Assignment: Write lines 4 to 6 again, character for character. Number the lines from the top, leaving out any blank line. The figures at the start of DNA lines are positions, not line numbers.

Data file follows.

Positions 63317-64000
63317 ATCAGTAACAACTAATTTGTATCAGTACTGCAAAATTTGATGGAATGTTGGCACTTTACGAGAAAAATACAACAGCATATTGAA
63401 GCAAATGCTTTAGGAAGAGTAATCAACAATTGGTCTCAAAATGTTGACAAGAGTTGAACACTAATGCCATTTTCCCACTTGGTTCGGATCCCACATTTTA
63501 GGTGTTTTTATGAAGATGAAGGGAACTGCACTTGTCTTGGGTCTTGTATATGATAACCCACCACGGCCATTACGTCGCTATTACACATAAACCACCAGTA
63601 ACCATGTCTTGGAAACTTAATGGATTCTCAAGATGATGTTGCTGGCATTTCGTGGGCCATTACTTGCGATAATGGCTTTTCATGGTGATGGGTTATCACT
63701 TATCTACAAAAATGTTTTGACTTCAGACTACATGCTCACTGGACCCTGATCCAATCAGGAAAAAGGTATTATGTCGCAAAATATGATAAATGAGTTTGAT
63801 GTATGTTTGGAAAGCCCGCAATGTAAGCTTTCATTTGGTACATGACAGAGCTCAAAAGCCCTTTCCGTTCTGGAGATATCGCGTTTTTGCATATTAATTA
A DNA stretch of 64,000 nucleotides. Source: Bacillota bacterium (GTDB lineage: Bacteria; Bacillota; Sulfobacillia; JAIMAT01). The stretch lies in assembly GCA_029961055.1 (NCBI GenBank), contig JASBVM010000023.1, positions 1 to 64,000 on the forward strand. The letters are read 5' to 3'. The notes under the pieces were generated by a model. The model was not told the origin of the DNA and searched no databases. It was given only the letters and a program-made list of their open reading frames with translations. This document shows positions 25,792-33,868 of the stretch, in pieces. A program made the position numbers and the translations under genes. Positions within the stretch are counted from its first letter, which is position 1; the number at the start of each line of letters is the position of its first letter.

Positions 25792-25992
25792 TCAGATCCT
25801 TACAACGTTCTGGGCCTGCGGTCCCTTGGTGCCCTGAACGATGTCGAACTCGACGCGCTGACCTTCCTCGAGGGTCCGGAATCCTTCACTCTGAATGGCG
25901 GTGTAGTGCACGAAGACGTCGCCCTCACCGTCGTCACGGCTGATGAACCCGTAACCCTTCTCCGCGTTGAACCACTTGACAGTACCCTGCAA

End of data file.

63501 GGTGTTTTTATGAAGATGAAGGGAACTGCACTTGTCTTGGGTCTTGTATATGATAACCCACCACGGCCATTACGTCGCTATTACACATAAACCACCAGTA
63601 ACCATGTCTTGGAAACTTAATGGATTCTCAAGATGATGTTGCTGGCATTTCGTGGGCCATTACTTGCGATAATGGCTTTTCATGGTGATGGGTTATCACT
63701 TATCTACAAAAATGTTTTGACTTCAGACTACATGCTCACTGGACCCTGATCCAATCAGGAAAAAGGTATTATGTCGCAAAATATGATAAATGAGTTTGAT